Democracy and Conceptual Contestability : Reconsidering Conceptions of Democracy in Democracy Promotion

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dc.contributor.author Kurki, Milja
dc.date.accessioned 2011-11-21T10:55:34Z
dc.date.available 2011-11-21T10:55:34Z
dc.date.issued 2010-09
dc.identifier.citation Kurki , M 2010 , ' Democracy and Conceptual Contestability : Reconsidering Conceptions of Democracy in Democracy Promotion ' International Studies Review , vol 12 , no. 3 , pp. 362-386 . , 10.1111/j.1468-2486.2010.00943.x en
dc.identifier.issn 1468-2486
dc.identifier.other PURE: 173808
dc.identifier.other dspace: 2160/7696
dc.identifier.uri http://hdl.handle.net/2160/7696
dc.description Sponsorship: European Research Council, Political Economies of Democratisation, ERC grant number 202 596 en
dc.description.abstract Democracy is a deeply contested concept: historically, complex debates have revolved around the meaning of democracy and the plausibility of different ‘models of democracy.’ However, democracy’s conceptual contestability has received diminished attention in the post-Cold War democracy promotion debate as the attention of democracy promotion actors and scholars has turned to fine-tuning of policies through which a liberal democratic model can be successfully encouraged. It is argued here that the focus on the extension of the reach of the liberal demo- cratic mode of governance has resulted in a conceptually impoverished appreciation of the multiple meanings that the idea of democracy can take. It is argued that the ‘essential contestability’ of the idea of demo- cracy is not adequately recognized and tackled, which in turn has important effects for the ability of democracy promotion scholars, as well as practitioners, to take into account the consequences that consid- ering alternative (non- or extra-liberal) models of democracy might have for democracy promotion. To move the debate forward, I explore here, primarily in conceptual and theoretical terms, what serious engagement with the essential contestability of democracy might mean for democracy promotion. I argue that it entails a two-fold move: ‘plura- lization’ and ‘contextualization’ of the conceptions of democracy. The latter part of the article examines in detail the reasons that might exist for considering such a move in framing the study and the practice of democracy promotion, as well as the potential dangers that might be involved. en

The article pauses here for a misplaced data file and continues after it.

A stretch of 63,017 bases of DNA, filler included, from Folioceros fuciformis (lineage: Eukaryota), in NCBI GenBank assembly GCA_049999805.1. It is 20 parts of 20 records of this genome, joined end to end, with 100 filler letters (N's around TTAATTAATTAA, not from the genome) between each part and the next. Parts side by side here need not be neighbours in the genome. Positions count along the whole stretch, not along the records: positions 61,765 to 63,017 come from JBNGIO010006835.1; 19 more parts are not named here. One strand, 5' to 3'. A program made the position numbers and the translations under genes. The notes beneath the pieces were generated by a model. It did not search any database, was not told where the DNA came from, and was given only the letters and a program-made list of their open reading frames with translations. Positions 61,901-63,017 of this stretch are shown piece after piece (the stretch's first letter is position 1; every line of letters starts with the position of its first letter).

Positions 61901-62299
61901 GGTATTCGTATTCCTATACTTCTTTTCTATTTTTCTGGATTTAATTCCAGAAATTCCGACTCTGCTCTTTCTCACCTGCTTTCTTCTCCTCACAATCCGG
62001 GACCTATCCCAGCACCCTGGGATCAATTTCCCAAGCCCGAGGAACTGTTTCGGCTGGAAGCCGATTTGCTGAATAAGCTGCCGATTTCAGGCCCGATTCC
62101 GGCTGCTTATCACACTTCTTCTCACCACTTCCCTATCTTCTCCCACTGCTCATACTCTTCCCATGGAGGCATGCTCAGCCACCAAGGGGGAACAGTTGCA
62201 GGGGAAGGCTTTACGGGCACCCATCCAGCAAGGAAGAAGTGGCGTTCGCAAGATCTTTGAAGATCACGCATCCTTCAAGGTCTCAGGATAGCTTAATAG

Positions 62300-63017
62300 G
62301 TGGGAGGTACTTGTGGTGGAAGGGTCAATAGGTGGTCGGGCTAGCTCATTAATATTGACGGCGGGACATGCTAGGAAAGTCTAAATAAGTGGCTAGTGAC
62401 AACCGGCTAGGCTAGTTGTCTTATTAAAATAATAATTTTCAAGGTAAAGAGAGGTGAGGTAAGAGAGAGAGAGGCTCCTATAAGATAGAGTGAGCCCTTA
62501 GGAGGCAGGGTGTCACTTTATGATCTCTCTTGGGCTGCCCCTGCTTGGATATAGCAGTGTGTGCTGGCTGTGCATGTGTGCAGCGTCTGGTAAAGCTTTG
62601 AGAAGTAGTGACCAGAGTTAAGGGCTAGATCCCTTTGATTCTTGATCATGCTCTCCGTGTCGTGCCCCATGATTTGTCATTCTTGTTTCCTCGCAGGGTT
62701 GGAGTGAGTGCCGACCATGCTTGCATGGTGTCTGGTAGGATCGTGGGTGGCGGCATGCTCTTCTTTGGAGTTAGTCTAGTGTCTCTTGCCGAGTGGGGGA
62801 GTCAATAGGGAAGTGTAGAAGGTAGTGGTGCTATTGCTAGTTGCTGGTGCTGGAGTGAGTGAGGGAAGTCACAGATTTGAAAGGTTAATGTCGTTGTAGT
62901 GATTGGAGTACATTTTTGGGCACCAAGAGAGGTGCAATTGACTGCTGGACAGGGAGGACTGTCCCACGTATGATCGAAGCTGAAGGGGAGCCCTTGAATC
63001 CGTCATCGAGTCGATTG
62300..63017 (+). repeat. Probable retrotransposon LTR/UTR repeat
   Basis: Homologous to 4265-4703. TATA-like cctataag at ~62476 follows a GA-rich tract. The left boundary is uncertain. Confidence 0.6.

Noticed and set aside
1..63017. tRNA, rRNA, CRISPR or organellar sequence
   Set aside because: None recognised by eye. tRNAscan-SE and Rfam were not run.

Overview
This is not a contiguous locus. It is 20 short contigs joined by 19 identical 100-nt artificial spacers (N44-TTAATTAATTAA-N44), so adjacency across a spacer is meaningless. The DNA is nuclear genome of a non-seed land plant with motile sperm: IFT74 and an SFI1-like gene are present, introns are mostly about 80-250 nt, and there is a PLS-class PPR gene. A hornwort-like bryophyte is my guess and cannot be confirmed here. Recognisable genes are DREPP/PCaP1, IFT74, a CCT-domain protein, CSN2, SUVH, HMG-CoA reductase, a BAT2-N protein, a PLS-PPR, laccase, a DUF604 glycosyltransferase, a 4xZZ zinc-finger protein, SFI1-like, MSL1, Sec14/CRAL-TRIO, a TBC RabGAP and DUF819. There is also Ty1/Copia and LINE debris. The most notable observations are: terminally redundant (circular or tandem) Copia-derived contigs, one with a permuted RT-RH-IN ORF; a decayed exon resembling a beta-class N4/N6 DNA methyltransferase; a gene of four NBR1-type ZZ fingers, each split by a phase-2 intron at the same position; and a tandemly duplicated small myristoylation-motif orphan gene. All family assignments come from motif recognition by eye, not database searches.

dc.format.extent 25 en
dc.language.iso eng
dc.relation.ispartof International Studies Review en
dc.title Democracy and Conceptual Contestability : Reconsidering Conceptions of Democracy in Democracy Promotion en
dc.type Text en
dc.type.publicationtype Article (Journal) en
dc.identifier.doi http://dx.doi.org/10.1111/j.1468-2486.2010.00943.x
dc.contributor.institution Department of International Politics en
dc.description.status Peer reviewed en


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